Monday 6 April 2020

Undocumented moments in the vines | Liage

Liage, not 'pliage' which is what I keep calling it thanks or rather no thanks to my memory bridge to bend > ballet > pli√© is one of those things no one writes about, is just another of those uncelebrated, undocumented moments in wine where 8 hours a day turn into 40 hour weeks bent down head down i.e.: labour, the manner in which basically I spend all my time so why don't write about it? and so I did and here it is: 545 more words to go on the thankless task of attaching the baguette to the wire with wire.

Liage happens after pruning and after you’ve pulled the wood which is simply the act of pulling the wood you've cut while pruning off the wires and which I'll write about later. It is, as I said, the name for the act of attaching your baguette (this is the honest to god technical term for the wood upon which one day very far away the grapes will grow) and it is this, as I said, that you must attach; assuming you have vines on wires. I’ll explain why now and this is to ensure everything grows evenly and not too densely in one direction and not everywhere like corruption and lonely people and plastic headed to the ocean because of two reasons and these are one: if you work with a horse or a quad-bike or a tractor you will break their arms, and two: to prevent acrotony.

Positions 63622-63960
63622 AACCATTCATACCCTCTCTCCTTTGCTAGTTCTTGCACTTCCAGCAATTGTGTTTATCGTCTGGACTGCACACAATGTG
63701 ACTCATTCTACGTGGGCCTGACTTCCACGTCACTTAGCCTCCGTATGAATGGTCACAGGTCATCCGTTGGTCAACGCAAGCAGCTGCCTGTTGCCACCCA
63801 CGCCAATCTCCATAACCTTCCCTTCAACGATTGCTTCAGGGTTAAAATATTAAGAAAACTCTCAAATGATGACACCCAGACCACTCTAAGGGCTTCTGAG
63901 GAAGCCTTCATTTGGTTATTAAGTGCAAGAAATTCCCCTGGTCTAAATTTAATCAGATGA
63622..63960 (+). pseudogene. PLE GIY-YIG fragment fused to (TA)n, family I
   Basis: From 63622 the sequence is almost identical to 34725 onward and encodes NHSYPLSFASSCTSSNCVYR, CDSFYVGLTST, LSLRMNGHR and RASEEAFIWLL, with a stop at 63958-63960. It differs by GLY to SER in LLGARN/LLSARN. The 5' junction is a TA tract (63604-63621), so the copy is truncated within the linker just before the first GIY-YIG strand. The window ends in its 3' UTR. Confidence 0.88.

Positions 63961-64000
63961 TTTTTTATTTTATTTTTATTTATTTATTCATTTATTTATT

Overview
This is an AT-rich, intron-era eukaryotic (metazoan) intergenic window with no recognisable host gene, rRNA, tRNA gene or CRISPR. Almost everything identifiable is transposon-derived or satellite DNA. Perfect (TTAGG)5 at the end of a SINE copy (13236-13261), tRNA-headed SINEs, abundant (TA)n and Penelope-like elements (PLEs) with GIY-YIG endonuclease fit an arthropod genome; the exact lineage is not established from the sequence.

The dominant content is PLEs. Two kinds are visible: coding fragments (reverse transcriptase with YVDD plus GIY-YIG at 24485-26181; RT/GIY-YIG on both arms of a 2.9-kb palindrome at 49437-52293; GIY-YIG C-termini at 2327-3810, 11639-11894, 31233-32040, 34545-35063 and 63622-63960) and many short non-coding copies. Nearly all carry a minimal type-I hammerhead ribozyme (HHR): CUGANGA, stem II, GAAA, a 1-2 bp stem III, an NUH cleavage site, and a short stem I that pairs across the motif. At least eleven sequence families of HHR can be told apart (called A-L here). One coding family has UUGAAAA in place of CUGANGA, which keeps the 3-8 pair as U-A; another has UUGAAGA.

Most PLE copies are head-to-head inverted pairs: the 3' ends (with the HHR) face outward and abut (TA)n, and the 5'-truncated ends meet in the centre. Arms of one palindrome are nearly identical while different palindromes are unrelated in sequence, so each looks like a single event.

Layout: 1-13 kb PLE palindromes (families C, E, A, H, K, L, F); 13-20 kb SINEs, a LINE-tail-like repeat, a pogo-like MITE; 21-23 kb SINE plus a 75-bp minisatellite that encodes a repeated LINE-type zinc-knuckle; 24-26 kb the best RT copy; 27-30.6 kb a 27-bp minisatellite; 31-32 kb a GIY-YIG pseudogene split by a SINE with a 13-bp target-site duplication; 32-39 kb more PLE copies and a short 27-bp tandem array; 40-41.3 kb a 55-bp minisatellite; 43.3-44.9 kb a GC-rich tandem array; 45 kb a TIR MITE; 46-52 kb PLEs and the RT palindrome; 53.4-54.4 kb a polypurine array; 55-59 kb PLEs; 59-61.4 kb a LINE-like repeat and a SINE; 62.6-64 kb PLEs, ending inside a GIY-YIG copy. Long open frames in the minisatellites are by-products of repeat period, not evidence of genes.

Acrotony is a property of vines by which she will zap her sap down the baguette >>> to the last bud which will grow first, blowing all the vine's fruit-power and energy so out go people paid to spend their days ideally in the rain (this so it only cracks but doesn't snap) cajoling wood into long twists or bending them into arcs which is called 'l'arcure' the point of all this is to stop the flow or rather re-direct the sap with each crack to each of the buds which means FRUIT which is what we do this for but which, I must admit, can be hard to remember hence all the times I've 'quit' like when three weeks of liage in we were told 'There’s only 20 hectares to go' which for context I would like you to know means what was left was four times more than the biggest domaines I’ve worked for and we’d already done 15. Size, friends, is everything.

Liage also hurts. It hurts your back like all tasks head down bent over for days worth of hours do, my middle finger is four weeks later still swollen from feeding the wire and gripping the wood and quite blue, and it hurts your face when it whips you and my advice is don't do this when hungover or in a bad mood. On my first day maybe minute five it whipped me in my eye and it flashed through my mind that while I’m still being grateful I can walk again, how would I tell mom this time what’s happened is I’ve gone blind? But when I say it's thankless work don’t think I don't know it's Just Work that Needs to be Done that I think life's a peach or at least all harvest because there are more of these as of yet undocumented tasks I find gratifying like √©bourgeonnage which isn't so bad and la taille which I like when you take the time for each vine because it’s the first time you see her again after you’ve rushed out hot with all her fruit rushed into the cold cellar in a rush of friends and drinking and people and drinking and late nights listening to the drip drip of the press rather than sleeping the whole crazy mad rush of everything at once necessary to transfer a year’s worth of energy into all that we celebrate in wine which is what we do it for, remember! and with all this going on it’s easy to forget to look back and say thank you, goodbye.

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